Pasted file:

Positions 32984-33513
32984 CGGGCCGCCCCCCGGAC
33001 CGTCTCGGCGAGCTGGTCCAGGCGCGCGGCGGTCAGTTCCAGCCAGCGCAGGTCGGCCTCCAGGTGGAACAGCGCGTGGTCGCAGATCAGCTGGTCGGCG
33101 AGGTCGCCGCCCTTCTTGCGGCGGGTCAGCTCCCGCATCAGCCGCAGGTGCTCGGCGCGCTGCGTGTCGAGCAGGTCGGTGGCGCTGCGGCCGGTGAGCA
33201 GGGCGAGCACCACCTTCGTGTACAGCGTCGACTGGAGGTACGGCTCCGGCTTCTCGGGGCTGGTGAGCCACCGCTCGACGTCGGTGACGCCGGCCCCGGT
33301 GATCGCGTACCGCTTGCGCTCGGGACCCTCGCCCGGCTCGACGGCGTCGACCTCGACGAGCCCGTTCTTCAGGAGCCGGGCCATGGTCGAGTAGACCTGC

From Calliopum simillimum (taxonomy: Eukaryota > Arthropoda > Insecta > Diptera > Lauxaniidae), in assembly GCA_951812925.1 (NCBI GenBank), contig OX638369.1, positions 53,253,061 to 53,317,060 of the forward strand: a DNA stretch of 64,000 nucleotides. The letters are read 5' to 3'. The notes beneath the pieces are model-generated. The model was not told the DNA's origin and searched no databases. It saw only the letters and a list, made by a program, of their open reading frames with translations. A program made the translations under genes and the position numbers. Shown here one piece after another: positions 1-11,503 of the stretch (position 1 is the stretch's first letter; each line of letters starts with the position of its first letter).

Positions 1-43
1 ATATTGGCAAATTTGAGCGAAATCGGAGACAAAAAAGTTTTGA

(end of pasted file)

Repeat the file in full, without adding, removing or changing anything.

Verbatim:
Positions 32984-33513
32984 CGGGCCGCCCCCCGGAC
33001 CGTCTCGGCGAGCTGGTCCAGGCGCGCGGCGGTCAGTTCCAGCCAGCGCAGGTCGGCCTCCAGGTGGAACAGCGCGTGGTCGCAGATCAGCTGGTCGGCG
33101 AGGTCGCCGCCCTTCTTGCGGCGGGTCAGCTCCCGCATCAGCCGCAGGTGCTCGGCGCGCTGCGTGTCGAGCAGGTCGGTGGCGCTGCGGCCGGTGAGCA
33201 GGGCGAGCACCACCTTCGTGTACAGCGTCGACTGGAGGTACGGCTCCGGCTTCTCGGGGCTGGTGAGCCACCGCTCGACGTCGGTGACGCCGGCCCCGGT
33301 GATCGCGTACCGCTTGCGCTCGGGACCCTCGCCCGGCTCGACGGCGTCGACCTCGACGAGCCCGTTCTTCAGGAGCCGGGCCATGGTCGAGTAGACCTGC

From Calliopum simillimum (taxonomy: Eukaryota > Arthropoda > Insecta > Diptera > Lauxaniidae), in assembly GCA_951812925.1 (NCBI GenBank), contig OX638369.1, positions 53,253,061 to 53,317,060 of the forward strand: a DNA stretch of 64,000 nucleotides. The letters are read 5' to 3'. The notes beneath the pieces are model-generated. The model was not told the DNA's origin and searched no databases. It saw only the letters and a list, made by a program, of their open reading frames with translations. A program made the translations under genes and the position numbers. Shown here one piece after another: positions 1-11,503 of the stretch (position 1 is the stretch's first letter; each line of letters starts with the position of its first letter).

Positions 1-43
1 ATATTGGCAAATTTGAGCGAAATCGGAGACAAAAAAGTTTTGA